Bad faith and the banking crisis

It’s deeply satisfying to see the Tory leader excoriating bankers for their obscene bonuses, but there’s something rather embarrassingly closer to home here — as John Gapper points out.

There is no question that professionals of many nationalities – bankers, financiers, estate agents and regulators – behaved badly. They got paid a lot of money and wilfully loosened credit restrictions to keep house prices rising and bonuses flowing. Many of them, although far from all, were American.

But I would like to propose another culprit for the difficulty that many economies are in: you and I. We home buyers and mortgage borrowers share the blame, whether we are American, British or Icelandic.

Take nationality first. A year ago, when the US subprime mortgage debacle was evident but the British housing market was still doing well, I took a trip to London from my home in New York. On a visit to friends in west London, I was struck by the number of houses in their street with “To Let” boards outside.

At the time, there was a lot of talk about how the UK housing market differed from that of the US because it was a small island with a limited housing stock, there was no equivalent of subprime lending and so on. But those “To Let” boards said something different to me.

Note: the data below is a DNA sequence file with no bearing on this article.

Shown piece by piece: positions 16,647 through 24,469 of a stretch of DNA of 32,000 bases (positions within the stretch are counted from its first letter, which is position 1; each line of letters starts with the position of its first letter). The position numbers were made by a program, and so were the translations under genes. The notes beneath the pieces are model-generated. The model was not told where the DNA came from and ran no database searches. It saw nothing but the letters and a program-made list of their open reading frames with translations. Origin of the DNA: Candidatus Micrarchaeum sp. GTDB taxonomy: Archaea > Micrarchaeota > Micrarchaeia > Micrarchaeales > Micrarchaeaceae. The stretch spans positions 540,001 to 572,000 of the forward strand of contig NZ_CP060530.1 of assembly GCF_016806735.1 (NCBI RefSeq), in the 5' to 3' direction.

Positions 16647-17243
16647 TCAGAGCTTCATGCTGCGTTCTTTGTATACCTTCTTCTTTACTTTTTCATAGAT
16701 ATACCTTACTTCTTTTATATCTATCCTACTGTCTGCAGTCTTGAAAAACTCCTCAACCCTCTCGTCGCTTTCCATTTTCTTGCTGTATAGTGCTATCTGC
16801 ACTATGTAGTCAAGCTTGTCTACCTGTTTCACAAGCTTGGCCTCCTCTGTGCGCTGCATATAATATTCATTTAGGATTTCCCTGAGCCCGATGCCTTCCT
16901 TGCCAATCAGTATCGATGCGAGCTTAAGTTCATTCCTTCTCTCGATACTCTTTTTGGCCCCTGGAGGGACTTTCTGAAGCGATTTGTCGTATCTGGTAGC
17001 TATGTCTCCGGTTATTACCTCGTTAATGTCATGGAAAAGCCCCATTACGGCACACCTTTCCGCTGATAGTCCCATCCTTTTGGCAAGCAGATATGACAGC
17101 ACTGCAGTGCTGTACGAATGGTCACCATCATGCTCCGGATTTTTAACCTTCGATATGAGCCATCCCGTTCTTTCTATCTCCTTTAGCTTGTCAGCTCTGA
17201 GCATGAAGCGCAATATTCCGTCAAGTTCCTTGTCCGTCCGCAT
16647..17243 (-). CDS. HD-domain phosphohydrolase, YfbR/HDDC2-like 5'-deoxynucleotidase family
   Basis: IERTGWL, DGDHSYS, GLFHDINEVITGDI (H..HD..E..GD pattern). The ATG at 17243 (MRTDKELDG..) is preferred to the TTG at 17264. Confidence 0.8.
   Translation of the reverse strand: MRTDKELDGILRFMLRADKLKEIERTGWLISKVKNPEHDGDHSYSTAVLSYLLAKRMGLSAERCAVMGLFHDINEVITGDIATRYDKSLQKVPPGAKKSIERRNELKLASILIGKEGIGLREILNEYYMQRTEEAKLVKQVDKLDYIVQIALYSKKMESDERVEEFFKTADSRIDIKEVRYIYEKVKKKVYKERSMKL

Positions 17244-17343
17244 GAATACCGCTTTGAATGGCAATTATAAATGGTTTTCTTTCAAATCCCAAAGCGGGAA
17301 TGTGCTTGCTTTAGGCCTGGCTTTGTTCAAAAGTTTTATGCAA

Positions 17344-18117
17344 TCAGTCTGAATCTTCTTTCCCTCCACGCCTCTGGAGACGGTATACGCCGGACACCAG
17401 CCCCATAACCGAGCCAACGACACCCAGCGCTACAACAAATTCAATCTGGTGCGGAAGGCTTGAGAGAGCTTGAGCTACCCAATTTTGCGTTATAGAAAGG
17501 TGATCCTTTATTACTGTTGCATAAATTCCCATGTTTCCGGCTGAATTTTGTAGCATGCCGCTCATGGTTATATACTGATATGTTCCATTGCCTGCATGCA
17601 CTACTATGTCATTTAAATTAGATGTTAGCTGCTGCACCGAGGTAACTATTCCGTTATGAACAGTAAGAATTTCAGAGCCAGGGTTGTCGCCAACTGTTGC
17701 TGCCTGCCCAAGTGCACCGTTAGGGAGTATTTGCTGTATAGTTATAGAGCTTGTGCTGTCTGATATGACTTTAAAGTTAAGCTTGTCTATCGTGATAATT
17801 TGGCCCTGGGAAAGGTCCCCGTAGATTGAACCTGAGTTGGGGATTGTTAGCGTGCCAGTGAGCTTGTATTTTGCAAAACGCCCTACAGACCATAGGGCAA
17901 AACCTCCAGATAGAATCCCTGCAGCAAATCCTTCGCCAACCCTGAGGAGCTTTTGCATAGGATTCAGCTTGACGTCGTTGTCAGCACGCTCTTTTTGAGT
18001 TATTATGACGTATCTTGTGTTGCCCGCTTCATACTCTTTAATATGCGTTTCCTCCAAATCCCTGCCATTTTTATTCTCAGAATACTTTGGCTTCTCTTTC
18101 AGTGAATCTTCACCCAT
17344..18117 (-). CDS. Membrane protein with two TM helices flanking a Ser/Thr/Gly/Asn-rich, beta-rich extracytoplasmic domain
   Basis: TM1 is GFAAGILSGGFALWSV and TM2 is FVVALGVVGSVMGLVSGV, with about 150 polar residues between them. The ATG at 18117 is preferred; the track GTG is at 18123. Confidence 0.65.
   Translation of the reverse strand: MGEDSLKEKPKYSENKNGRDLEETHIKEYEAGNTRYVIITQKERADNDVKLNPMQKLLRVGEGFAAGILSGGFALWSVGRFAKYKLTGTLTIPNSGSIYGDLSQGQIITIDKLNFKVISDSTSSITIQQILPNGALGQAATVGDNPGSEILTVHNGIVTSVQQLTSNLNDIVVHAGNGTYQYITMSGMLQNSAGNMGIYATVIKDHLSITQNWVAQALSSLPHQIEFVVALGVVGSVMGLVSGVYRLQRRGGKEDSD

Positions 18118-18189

They showed that cheap debt and rising asset prices had led to housing speculation all over the world; it just took different forms. In wide, flat Florida it created sprawls of condominium apartments; in densely packed UK cities it generated a rush into buy-to-let properties. For subprime mortgages in the US, read “self-certified” UK loans…

I’m a conservative about money and so have been watching what’s been going on for the last decade with mounting disbelief — in this country and in Ireland. The Buy-to-Let racket in the UK was particularly screwy. There was a time, for example, when owners of such properties weren’t particularly bothered if they didn’t have tenants because their value was escalating so quickly that the rent was just icing on the cake. One didn’t need to be a rocket scientist to realise that this was nuts.